President Bush has announced that he is nominating U.S. Deputy Secretary of Defense Paul Wolfowitz to be the next president of the World Bank. The United States is the bank's largest shareholder, and although the nomination requires the approval of the Bank's 24-member board, the U.S. candidate is traditionally accepted. Mr. Wolfowitz has long experience as a diplomat, but he has also been the focal point of much criticism of the war in Iraq.
During a news conference on Wednesday, President Bush confirmed that he is nominating Mr. Wolfowitz, saying he has been calling world leaders to ask for their support. The president said Mr. Wolfowitz will be a strong leader of the 184-member bank because of his experience managing a large organization, and his earlier experience as a U.S. diplomat.
"He's a skilled diplomat,” said Mr. Bush. “He worked at the State Department in high positions. He was ambassador to Indonesia, where he did a very good job representing our country. And Paul is committed to development. He's a compassionate, decent man, who will do a fine job in the World Bank."
Mr. Wolfowitz, 61, has held senior positions in the Departments of Defense and State, and at the Arms Control and Disarmament Agency, during nearly every administration since 1973. During the Clinton administration he was the Dean of the prestigious School of Advanced International Studies at Johns Hopkins University.
In a recent speech, Mr. Wolfowitz quoted one of his mentors, the late President Ronald Reagan, in order to explain his own worldview.
"'The only answer to poverty, to war, to oppression is one simple word: freedom,” said Mr. Wolfowitz. “Freedom is not only a moral imperative for our foreign policy, it's also supremely pragmatic. Tyranny fails, freedom works.'"
Mr. Wolfowitz also described his own management style, using a reference to a key battle in the American Civil War.
"I'm always thinking about what can go wrong next,” he explained. “And I remind people that Gettysburg was a great victory, and the failure to follow up on Gettysburg properly extended the civil war by another two years. And I worry every time that we have a big success we might sit on our laurels."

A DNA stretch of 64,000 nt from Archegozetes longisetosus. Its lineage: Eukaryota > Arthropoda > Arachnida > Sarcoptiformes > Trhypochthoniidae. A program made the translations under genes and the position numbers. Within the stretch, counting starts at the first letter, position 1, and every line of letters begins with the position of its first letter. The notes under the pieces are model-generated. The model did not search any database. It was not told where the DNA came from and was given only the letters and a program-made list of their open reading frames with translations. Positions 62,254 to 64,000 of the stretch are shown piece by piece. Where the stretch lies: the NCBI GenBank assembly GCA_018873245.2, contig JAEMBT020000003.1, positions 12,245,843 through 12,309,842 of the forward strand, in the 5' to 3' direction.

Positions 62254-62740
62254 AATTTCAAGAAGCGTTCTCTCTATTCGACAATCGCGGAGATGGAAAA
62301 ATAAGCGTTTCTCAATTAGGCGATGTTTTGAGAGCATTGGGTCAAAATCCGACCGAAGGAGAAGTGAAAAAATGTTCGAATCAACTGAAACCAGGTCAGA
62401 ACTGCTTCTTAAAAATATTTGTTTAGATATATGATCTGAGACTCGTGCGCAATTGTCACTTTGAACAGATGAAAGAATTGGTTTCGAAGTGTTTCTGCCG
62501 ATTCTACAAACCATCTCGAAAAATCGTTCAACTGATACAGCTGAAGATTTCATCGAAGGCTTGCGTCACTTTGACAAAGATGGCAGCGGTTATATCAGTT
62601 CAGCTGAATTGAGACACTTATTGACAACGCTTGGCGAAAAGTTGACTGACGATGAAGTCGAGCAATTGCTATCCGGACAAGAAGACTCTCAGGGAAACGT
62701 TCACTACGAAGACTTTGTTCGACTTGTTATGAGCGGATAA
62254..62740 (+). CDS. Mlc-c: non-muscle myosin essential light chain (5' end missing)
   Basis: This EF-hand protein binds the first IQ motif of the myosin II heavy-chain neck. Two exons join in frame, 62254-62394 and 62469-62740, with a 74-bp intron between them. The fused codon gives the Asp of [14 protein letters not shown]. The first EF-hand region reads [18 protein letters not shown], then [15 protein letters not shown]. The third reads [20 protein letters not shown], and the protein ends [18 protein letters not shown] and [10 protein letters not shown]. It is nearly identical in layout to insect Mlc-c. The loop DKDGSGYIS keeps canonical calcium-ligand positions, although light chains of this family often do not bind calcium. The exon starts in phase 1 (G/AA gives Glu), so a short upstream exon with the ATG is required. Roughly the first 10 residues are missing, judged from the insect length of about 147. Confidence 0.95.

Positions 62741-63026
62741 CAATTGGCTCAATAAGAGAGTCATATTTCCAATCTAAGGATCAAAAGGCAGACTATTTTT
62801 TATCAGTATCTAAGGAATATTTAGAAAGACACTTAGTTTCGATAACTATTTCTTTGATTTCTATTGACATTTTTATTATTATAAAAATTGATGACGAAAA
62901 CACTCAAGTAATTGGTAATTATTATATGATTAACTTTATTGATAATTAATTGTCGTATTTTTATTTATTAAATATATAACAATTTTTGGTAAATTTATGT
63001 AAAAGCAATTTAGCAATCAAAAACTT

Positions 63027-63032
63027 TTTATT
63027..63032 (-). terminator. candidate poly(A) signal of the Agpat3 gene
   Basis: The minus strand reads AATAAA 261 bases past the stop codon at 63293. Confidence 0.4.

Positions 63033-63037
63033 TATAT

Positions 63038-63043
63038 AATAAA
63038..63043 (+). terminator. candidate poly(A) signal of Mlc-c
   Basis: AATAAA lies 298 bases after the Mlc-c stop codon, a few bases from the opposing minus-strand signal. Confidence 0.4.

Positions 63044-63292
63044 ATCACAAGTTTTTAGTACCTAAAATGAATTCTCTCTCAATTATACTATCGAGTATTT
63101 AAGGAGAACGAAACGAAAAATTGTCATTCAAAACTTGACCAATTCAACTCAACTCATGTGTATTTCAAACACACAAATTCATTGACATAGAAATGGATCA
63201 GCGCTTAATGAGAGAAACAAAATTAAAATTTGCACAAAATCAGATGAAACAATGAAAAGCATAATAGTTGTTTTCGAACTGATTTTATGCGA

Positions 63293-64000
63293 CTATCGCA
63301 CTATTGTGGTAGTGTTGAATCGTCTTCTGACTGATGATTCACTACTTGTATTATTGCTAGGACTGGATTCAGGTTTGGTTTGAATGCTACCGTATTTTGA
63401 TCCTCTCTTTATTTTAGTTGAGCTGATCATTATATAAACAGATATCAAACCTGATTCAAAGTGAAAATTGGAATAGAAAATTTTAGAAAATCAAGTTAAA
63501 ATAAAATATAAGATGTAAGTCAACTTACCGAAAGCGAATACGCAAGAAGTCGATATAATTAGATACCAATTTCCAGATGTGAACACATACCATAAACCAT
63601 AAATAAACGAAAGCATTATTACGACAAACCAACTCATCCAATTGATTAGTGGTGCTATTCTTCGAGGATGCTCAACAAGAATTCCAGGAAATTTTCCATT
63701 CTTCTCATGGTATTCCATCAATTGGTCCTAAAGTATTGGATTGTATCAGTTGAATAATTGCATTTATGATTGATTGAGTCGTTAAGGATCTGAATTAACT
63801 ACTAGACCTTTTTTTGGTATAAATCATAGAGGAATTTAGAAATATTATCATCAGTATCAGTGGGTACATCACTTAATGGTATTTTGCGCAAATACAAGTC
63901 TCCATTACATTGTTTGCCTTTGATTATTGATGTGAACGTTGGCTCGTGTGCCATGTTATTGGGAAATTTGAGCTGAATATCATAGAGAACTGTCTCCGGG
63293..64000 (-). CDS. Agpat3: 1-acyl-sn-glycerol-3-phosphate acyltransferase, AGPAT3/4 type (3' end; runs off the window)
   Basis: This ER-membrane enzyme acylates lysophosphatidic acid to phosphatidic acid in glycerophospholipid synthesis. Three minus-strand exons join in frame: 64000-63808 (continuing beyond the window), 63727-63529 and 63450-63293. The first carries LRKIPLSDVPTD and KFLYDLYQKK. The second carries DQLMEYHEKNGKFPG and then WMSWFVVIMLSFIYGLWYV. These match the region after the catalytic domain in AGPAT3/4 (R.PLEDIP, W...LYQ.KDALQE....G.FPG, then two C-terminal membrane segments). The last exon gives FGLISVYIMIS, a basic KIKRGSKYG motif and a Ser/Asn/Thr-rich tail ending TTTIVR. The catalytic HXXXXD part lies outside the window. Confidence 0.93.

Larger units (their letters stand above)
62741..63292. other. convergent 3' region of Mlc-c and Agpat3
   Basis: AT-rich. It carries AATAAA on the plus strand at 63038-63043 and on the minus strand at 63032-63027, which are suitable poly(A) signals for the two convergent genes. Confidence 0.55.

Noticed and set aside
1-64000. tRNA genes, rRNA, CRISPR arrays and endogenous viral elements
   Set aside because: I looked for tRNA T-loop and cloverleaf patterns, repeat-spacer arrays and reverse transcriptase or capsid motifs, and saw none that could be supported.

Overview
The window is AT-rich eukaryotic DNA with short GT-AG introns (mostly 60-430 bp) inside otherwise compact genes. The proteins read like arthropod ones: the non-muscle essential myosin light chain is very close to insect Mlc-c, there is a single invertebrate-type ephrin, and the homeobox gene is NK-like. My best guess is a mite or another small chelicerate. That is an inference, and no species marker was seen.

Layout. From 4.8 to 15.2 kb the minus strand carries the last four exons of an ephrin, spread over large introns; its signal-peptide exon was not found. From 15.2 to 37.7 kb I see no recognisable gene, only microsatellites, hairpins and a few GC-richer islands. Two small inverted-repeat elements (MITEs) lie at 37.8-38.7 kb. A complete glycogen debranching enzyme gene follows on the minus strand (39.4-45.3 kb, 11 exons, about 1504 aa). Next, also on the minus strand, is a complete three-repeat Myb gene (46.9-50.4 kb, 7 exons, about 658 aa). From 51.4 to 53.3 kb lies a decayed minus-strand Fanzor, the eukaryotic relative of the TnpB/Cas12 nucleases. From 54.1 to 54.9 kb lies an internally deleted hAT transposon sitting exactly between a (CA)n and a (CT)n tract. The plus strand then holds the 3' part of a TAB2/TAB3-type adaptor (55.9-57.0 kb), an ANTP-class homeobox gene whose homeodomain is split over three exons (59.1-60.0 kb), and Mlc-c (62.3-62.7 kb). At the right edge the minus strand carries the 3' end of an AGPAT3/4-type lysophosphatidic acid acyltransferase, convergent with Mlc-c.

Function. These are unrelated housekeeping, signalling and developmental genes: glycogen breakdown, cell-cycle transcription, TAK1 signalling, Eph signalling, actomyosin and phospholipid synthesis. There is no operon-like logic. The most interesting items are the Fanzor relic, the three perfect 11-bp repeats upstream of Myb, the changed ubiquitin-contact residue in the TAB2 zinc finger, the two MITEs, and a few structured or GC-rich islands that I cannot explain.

Mr. Wolfowitz is known as a leading proponent of what is called the 'neo-conservative' political philosophy. One of the originators of neo-conservative thinking, Irving Kristol, describes it as a "forward-looking" approach designed to make "conservative politics suitable to governing a modern democracy." Mr. Kristol says neo-conservatism has transformed American politics since it emerged in the 1970s.
But the concept has many critics, who say it promotes an aggressive foreign policy that got the United States into the war in Iraq and has alienated many of its traditional allies. In addition, Mr. Wolfowitz has been blamed for what critics call several miscalculations related to the war, including the number of U.S. troops that would be needed, the strength of Iraqi opposition to the U.S. invasion and the cost of the war.
Mr. Wolfowitz defended the Iraq war in his recent speech, saying it helped bring the promise of a better life to the Iraqi people. And he disputed the claim of those who say it signals a new, more militarist U.S. foreign policy.
"The expansion of freedom can, and hopefully will, occur for the most part without the involvement of combat forces from foreign countries, particularly our own,” he said. “In other words, Iraq and Afghanistan, as justified and important as they were, need to be thought of more as exceptions than as the rule."
Still, Representative Nancy Pelosi, the leader of the minority Democrats in the House of Representatives, criticized Mr. Wolfowitz's nomination to head the World Bank.
"The president's selection of Mr. Wolfowitz to head the World Bank is hard to understand,” she said. “As one who served as the Ranking Democrat on Foreign Operations for years and worked closely with the World Bank, I don't see a match in the commitment to the vision of the World Bank. Maybe this is the president's way of removing him from the Defense Department. Otherwise I can't see a match of credentials with the mission of the world bank."
The current World Bank President, James Wolfensohn, said he is looking forward to a smooth transition with Mr. Wolfowitz. Mr. Wolfensohn is stepping down as head of the bank on June 1, at the end of his second five-year term.